(The pictures are at Picasa, album name is Hobie21SC.)
Well, I finally changed the springs...
No, it was not easy because I did not want to have another hatch on the deck, and I hated every minute (and there were many minutes) of it.
So, when a week later the other set of springs failed (jamming the centerboard in the process) I wondered: "Do we need springs at all?"
When do we need the centerboards down AND springs at the same time? Beaching the boat while going to windward? Not a very likely scenario, and in any case one crewmember can hold one board down until it touches the sand.
So I got rid of the springs and drilled a hole through the deck, angled so that the line that replaces the springs goes through it to a clamcleat. It works really well, and replacing the line is easy.
The one thing that I would have done differently is place the clamcleat further back, so that the angle is better.
Another mod concerns the mast bob. One week after I put the mast up the bob, and the boat around it, was covered with seagull poop.
(OK, some of you, Forumites of excellent taste, may be thinking that anybody who has a bob painted like Shamu, San Diego's Killer Whale, deserves all the palmiped excrement he can get.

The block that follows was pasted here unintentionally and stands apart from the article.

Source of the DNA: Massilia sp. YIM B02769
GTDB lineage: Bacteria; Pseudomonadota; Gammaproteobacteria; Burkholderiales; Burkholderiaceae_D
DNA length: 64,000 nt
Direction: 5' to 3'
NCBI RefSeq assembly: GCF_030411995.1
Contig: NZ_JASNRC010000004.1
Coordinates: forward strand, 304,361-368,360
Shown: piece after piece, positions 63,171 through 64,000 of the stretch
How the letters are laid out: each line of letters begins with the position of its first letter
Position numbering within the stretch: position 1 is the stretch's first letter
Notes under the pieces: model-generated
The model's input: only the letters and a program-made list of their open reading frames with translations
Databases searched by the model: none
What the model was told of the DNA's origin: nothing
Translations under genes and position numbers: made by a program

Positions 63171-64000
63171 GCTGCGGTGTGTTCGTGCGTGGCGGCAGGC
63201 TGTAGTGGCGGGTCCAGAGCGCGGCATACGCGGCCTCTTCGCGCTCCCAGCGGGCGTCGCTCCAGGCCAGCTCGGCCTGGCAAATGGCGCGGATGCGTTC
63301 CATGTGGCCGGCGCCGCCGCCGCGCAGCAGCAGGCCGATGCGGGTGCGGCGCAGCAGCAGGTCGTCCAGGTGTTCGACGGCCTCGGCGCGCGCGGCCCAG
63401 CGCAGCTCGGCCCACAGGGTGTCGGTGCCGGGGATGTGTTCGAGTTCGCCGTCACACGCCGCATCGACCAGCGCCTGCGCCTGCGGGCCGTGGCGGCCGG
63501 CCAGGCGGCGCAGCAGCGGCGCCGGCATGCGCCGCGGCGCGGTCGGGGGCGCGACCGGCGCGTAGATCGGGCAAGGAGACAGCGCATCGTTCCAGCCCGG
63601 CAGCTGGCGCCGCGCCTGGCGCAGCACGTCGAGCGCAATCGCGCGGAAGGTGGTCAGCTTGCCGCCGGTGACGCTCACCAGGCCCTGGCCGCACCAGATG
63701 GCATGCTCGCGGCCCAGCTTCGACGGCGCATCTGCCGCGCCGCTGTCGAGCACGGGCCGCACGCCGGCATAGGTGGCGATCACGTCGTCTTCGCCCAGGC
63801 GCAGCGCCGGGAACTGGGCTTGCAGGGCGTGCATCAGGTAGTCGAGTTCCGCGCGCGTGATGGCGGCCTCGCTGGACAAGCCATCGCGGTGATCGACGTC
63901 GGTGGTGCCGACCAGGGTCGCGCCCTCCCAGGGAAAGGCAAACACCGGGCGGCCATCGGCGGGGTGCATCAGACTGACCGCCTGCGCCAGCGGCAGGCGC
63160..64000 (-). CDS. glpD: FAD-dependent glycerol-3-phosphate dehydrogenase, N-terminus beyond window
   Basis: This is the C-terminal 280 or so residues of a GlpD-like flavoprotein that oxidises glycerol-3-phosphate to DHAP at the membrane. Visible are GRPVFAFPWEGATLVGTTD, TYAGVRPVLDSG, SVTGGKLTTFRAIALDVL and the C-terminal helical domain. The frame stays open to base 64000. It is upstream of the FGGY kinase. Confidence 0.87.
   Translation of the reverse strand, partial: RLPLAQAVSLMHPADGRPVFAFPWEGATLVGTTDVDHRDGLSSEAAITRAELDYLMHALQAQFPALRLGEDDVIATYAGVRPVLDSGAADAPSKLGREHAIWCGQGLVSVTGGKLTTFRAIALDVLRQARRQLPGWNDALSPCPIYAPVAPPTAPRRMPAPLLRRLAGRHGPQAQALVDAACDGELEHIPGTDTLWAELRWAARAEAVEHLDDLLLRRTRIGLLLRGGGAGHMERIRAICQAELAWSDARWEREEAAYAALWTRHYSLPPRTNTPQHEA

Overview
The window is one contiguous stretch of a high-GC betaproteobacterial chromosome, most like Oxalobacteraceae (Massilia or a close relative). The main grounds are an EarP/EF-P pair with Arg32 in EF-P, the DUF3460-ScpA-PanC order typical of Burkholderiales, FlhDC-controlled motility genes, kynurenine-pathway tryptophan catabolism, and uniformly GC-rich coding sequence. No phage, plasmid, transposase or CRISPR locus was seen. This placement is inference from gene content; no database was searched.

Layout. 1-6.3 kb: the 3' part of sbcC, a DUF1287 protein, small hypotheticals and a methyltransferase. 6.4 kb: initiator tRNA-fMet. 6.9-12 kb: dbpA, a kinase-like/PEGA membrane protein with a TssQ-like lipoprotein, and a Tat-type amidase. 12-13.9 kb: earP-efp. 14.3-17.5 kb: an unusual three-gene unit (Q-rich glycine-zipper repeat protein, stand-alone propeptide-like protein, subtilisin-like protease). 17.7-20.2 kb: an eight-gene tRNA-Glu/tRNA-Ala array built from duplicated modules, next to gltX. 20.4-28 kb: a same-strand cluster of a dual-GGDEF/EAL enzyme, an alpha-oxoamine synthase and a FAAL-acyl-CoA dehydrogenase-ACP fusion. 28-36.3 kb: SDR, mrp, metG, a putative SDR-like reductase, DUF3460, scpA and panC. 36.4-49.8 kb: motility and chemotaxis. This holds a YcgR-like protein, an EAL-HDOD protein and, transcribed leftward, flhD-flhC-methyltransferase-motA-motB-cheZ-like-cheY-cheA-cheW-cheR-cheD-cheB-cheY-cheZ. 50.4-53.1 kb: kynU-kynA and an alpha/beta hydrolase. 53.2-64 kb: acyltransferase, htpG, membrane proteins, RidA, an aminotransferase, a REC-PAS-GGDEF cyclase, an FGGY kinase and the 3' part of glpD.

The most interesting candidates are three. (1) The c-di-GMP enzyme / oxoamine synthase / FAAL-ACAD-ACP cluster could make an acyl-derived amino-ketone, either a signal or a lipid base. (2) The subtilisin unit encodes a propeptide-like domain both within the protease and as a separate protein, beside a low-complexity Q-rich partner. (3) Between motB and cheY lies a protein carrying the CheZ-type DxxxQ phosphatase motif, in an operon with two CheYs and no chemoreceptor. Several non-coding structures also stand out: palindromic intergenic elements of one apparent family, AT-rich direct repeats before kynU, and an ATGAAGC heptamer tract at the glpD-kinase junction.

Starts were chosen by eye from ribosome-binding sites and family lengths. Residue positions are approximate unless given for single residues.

You are right, of course, but the fact is that I had no choice. When I took delivery of the boat my girlfriend went: "Oh, this is cute". Her girlfriend went: "It's aDOHrable!" And the girlfriend's kids screamed in unison: "Look, mommy! It's SHAMU!"
General Custer had more of a chance than I did. So, since I couldn't kill the whale, I had to save it.)
I drilled three little holes, screwed in self-tapping screws, and strung stainless steel wire from them to the tail. (Sort of like the antennas in old propeller airplanes.) I haven't had a problem since then.
Finally, I have seen what sunlight does to EPO rudders, and also Hobie recommends protecting the comptip. (How do you protect the comptip, short of dropping the mast after every sail and using a cover?)
So I sanded and painted the rudders and comptip. I used Rust-oleum Appliance Epoxy. It is very forgiving, very hard, and not too shiny.
The only problem with doing this is that once they are white and shiny, you see that the shape of the EPOs is not exactly... fair.
Practice makes perfect, so be careful what you practice...